This post is being written from atop a mattress on the floor. I luckily found my sheets and two pillows at around 11pm last night, after about twenty minutes of rifling through mover’s boxes.
But here I am, fully moved. As far as moves go, this was a smooth one, all thanks to Junkluggers NYC and Roadway Moving. I couldn’t have finished clearing out my old space or gotten my stuff into the new one without them.
Essentially none of my furniture came with me. I have a nightstand, a mattress, two sets of sheets, my clothes, and a lot of kitchen stuff. I’m glad, if for no other reason than practicality. In my new, small space, there would be no room for my mover’s boxes if I also had a bunch of furniture around.
I sold and let go of so much in the weeks before this move. I discovered Facebook marketplace and smiled as kind strangers showed up at my front door and left with what were once my belongings. I all but begged a lovely young couple to take my giant sofa off my hands (ultimately, Junkluggers broke it down and took it away).
When I compare, I can see plainly that most of the people in my life who are my age have lives that seem to be physically expanding. Most of my friends are finding themselves in bigger homes, with bigger families. They have more stuff (and increasingly nicer stuff).
I guess I’m in the opposite place. This move has shown me how little I have that’s of material value. It’s shown me how little I need, which is a good thing in many ways.
The tough part is being on my own.
The reason I didn’t move sooner is that I thought I’d meet someone soon after my last big breakup. I assumed that, when I left my uptown apartment, it would be because I had someone to leave it with and for. This isn’t a very independent way of thinking, I know, but it’s the honest truth and what I wanted for myself.
Anyway, it’s not how life has gone in the last five years, in spite of the fact that I’ve tried to put myself out there. And I’ve realized that I can’t wait any longer to experience the change that I so desperately need.
I never thought I’d spend my fortieth year in a tiny studio downtown, with twenty-somethings as neighbors and no furniture. It’s not what I always imagined for myself, and I’m exceedingly good at turning this fact into a narrative about how I’m failing, personally, professionally, and financially.
But this is a very exhausting story to tell myself all the time, and it doesn’t help. It’s also one-dimensional and limiting. There’s a lot I don’t have, but so much that I do: an extraordinary yoga community, chosen family, wonderful friends, the gift of living in a city that I love with all of my heart, work that I cherish, a yoga practice that gives me joy. Good food and good drink. Coffee and cake.
When my mom asked me how I felt about moving into a smaller space, I told her that it was only smaller in one sense: square footage. My bustling, vibrant new neighborhood will now be my home, which means that I’ve moved into a bigger place than the one I was in before.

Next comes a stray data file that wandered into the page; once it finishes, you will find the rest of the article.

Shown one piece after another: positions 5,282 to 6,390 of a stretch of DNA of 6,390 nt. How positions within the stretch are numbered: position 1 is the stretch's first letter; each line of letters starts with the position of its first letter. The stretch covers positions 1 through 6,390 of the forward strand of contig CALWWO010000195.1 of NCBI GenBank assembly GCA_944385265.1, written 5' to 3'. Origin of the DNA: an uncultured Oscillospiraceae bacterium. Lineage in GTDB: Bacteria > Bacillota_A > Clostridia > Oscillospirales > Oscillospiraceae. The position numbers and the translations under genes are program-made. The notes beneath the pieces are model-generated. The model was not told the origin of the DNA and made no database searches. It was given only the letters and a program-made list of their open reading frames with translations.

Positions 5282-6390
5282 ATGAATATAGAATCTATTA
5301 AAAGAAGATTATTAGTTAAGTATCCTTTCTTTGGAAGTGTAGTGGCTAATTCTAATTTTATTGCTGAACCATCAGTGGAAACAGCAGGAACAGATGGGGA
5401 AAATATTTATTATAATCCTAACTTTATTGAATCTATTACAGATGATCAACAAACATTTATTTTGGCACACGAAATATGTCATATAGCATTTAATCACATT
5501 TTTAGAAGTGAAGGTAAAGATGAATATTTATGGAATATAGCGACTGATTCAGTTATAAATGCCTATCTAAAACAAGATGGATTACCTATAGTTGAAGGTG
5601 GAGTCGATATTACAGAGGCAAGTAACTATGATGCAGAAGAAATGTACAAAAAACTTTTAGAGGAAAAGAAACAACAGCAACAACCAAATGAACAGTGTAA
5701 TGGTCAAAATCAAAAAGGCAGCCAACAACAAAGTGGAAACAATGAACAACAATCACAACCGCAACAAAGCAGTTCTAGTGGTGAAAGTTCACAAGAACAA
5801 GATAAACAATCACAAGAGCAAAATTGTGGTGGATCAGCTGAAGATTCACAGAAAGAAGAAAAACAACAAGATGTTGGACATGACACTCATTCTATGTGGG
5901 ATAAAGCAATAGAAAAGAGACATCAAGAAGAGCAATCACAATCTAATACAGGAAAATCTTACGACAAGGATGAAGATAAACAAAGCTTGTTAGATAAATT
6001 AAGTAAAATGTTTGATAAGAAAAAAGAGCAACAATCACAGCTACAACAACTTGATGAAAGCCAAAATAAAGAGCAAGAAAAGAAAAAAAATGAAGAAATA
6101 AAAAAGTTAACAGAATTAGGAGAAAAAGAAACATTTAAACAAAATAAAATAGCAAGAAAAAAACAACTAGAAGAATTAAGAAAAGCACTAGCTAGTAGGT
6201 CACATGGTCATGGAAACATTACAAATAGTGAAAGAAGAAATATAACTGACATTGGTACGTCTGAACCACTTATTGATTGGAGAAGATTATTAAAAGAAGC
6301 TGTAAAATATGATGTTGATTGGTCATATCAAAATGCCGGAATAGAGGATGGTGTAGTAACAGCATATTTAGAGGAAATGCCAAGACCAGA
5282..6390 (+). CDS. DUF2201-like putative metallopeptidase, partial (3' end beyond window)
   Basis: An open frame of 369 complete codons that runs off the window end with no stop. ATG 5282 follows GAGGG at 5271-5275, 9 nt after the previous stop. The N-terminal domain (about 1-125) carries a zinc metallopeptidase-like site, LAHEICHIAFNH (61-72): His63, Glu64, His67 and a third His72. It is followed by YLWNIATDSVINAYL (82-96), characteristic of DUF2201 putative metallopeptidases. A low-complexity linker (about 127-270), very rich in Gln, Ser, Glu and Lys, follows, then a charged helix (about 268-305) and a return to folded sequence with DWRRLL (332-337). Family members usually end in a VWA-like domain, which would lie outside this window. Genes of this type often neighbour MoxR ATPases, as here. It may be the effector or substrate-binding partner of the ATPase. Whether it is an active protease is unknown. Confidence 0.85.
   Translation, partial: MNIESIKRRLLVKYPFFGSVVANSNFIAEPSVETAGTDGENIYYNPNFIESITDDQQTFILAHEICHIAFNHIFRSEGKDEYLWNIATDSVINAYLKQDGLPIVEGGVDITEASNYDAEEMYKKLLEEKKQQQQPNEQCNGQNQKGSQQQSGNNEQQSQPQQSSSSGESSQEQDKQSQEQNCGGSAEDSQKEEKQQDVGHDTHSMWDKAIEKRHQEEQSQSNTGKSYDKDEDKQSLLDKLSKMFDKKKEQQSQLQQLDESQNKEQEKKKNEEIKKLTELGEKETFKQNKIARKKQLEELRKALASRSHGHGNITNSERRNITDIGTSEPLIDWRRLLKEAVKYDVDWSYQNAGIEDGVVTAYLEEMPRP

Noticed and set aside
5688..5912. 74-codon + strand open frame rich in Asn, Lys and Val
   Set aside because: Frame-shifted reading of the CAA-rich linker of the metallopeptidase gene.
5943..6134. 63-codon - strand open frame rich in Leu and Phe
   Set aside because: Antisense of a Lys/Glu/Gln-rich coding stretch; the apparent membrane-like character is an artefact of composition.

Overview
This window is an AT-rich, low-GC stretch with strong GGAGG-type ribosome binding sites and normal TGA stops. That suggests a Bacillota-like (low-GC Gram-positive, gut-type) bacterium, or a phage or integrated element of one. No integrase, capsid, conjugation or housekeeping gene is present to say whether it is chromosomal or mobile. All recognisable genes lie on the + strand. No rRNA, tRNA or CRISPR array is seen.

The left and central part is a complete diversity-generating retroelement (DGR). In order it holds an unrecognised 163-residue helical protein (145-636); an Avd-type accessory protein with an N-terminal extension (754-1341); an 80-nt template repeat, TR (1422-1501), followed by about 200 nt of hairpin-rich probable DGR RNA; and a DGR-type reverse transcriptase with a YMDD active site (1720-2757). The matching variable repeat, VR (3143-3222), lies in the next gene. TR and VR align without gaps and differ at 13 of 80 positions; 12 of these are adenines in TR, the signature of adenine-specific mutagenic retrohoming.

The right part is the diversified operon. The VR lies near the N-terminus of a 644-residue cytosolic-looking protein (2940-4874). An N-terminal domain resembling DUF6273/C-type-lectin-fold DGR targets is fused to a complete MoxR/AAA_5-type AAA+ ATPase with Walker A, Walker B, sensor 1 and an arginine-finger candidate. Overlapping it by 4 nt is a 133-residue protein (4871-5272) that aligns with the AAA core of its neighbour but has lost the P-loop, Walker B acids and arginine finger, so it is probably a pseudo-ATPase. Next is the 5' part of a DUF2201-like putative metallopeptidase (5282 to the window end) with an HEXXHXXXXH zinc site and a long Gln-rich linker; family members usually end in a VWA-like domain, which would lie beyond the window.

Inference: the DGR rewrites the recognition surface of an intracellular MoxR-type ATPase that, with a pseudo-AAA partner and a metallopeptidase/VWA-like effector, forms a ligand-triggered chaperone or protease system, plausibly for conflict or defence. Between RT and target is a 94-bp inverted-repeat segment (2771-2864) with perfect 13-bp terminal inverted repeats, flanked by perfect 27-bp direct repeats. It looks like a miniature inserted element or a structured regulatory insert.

I’ll have more experiences, make more human connections, and find more fun here than I did uptown. My world is expanding, whether it looks that way or not.
Speaking of expansion and contraction, one of the few things I was brokenhearted to part with when I left my apartment was my small collection of ceramics. I’ve accumulated bowls and plates over the years for food photography. Some of what I have was created for me by independent makers, and the pieces are really beautiful.
I texted two neighbors who are also close friends, and I asked them if they wanted the ceramics. I sent them photos.
One of the friends was able to take many pieces. She has a family that has grown a lot in the last five years. It gives my heart so much joy to know that she, her husband, and her three children will eat off of those plates and from those bowls.
Another friend simply said “they’re beautiful,” and then she offered hang onto them. When I tried to clarify which pieces in particular she wanted, she told me not to give anything away. She said she’d keep them at her place until I needed them.
It’s not this friend’s style to make big, demonstrative gestures or to announce her perceptions. But in addition to offering me free storage, she was communicating something important to me in her understated way: what’s right for right now is not for forever.
My ceramics won’t fit here. But there may be a future home and a future life in which they do fit.
When I look back on the life I’ve lived so far, I can identify periods of sweet, exciting expansion and periods of simplification and paring down. It’s cyclical. Nothing is forever; there’s only ever the next right step.
This past weekend, I celebrated living below 14th street with a wine class, solo dinner at a new restaurant, squeals and hugs with my absolutely awesome across-the-hall new neighbor, and a much shorter commute to yoga.
In between all of that, I chipped away at my mountain of boxes.
It was fun, full, sweaty, and chaotic. It was the next right step.
Life’s expansions and contractions often happen simultaneously. I have a lot less stuff and a leaner budget than I did a month ago. I have a much more fun neighborhood, new acquaintances, more great food within walking distance, and a sense of freedom that I didn’t have before.
I’m here for it. All of it.
That’s all for tonight, friends. Till soon,
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